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‘The Hobbit: The Desolation of Smaug’ Solidifies Franchise

HollywoodChicago.com Oscarman rating: 3.5/5.0
Rating: 3.5/5.0

Peter Jackson and Bilbo Baggins find their groove in the entertaining “The Hobbit: The Desolation of Smaug,” an improvement over “An Unexpected Journey” in every single department. Whereas the first one suffered from a tumultuous pre-production process and the fact that it was all prologue, “Smaug” expands this universe in ways that are narratively engaging, while also providing enough of that gorgeously shot and perfectly choreographed fantasy action that made “The Lord of the Rings” trilogy such a phenomenon.

‘Real Steel’ Overcomes Harebrained Premise With Heart, Quenching Hollywood Wizardry

HollywoodChicago.com Oscarman rating: 3.5/5.0
Rating: 3.5/5.0

CHICAGO – Try selling a friend on paying to see a movie with you about machine-operated boxing where humans control robots for money.

Just call your friend on his Motorola DynaTAC retro brickphone and say: “Hey, Billy! Remember all those swell nights we had as kids when I smoked you every time in Rock’em Sock’em Robots with our two dueling robot boxers mechanically manipulated by us?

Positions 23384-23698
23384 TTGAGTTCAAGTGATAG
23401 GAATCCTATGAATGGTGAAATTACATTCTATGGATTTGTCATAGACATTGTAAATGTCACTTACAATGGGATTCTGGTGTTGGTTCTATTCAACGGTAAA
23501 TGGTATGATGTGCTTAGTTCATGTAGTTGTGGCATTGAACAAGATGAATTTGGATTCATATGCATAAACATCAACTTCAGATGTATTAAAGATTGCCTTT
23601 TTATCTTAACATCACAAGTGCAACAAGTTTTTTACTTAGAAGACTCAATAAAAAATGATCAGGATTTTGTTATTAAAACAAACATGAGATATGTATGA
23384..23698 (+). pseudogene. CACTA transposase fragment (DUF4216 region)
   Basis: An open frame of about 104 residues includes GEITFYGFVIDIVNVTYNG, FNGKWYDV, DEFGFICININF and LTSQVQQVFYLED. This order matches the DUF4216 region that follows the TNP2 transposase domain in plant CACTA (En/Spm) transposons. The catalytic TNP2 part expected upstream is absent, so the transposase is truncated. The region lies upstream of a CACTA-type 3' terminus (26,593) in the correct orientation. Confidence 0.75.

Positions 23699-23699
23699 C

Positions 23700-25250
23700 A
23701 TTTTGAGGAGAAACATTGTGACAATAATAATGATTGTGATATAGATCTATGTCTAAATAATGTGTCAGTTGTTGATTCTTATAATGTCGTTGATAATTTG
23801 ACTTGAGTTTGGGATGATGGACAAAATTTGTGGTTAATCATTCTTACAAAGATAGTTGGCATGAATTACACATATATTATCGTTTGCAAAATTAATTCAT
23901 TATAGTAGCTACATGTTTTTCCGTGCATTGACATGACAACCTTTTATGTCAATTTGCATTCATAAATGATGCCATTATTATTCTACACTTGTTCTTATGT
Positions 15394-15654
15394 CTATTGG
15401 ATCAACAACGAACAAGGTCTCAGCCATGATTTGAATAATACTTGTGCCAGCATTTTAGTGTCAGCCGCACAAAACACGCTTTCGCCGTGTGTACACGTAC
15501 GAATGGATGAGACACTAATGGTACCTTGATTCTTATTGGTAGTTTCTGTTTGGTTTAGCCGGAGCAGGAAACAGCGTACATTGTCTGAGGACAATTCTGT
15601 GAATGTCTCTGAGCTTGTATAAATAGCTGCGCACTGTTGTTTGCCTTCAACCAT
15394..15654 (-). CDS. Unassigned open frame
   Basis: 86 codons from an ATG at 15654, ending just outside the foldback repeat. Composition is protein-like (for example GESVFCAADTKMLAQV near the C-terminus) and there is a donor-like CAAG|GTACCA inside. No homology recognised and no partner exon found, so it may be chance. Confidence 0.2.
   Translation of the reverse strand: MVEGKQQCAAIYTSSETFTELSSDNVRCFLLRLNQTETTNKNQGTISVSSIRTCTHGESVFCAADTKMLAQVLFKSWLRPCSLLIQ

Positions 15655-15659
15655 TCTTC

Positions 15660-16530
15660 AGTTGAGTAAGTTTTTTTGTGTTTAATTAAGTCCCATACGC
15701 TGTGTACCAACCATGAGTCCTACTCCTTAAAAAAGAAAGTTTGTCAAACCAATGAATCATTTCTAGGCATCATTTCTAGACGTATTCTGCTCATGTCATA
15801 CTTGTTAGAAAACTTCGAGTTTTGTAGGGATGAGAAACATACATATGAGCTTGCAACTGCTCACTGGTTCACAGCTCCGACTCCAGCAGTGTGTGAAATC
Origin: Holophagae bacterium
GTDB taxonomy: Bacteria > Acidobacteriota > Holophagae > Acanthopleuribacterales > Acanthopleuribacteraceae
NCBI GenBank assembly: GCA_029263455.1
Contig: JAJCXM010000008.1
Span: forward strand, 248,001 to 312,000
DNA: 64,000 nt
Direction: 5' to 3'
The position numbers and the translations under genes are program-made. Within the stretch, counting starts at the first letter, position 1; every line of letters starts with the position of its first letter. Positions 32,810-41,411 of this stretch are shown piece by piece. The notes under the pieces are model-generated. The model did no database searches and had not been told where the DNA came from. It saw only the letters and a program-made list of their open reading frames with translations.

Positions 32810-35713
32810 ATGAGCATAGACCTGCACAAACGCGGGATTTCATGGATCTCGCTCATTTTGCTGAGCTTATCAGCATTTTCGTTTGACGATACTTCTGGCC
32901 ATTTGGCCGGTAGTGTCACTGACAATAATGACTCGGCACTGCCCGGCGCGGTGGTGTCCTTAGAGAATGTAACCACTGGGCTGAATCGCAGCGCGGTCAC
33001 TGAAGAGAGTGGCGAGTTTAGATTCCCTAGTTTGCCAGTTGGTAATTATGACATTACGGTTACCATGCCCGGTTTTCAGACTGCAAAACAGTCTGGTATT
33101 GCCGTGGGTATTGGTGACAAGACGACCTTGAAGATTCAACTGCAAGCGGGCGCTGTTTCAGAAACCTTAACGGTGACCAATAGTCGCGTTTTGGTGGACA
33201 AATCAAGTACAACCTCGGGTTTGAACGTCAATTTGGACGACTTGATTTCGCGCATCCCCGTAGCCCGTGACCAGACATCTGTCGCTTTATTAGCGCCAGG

Riveting, Must-See ‘The Hurt Locker’ is Flawless Filmmaking

HollywoodChicago.com Oscarman rating: 5.0/5.0
Rating: 5.0/5.0

CHICAGO – Filmmaking simply doesn’t get much more riveting than Kathryn Bigelow’s incredible “The Hurt Locker,” a cinematic experience unlike any other that you will have this year. Building and releasing tension better than her peers have in a long time, Bigelow has made not only the best Iraq War movie to date but the best film of 2009 at just over the halfway point.

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TV, DVD, BLU-RAY & THEATER REVIEWS

  • Bad Words

    Looming over “Bad Words” is the potential it could have had, as is, were it released ten years ago. With its focus of R-rated behavior poking at the projected innocence of children, along with the couple of chromosomes that keep Bateman’s Trilby from being a Vince Vaughn character, this movie is certainly a product of the comedies that have sculpted out the manchild story in the past decade.

  • Winter's Tale

    The theatrical poster for “Winter’s Tale,” after promising that “It’s not a true story, it’s a love story,” made a large demand from its viewers at the bottom: “This Valentine’s Day, Believe In Miracles.” While there is indeed a difference between filmmaking and marketing, it is hard to not imagine writer/director Akiva Goldsman whispering “believe in miracles” into the ear of every executive who helped “Winter’s Tale” come to life, immediately after throwing glitter on them.

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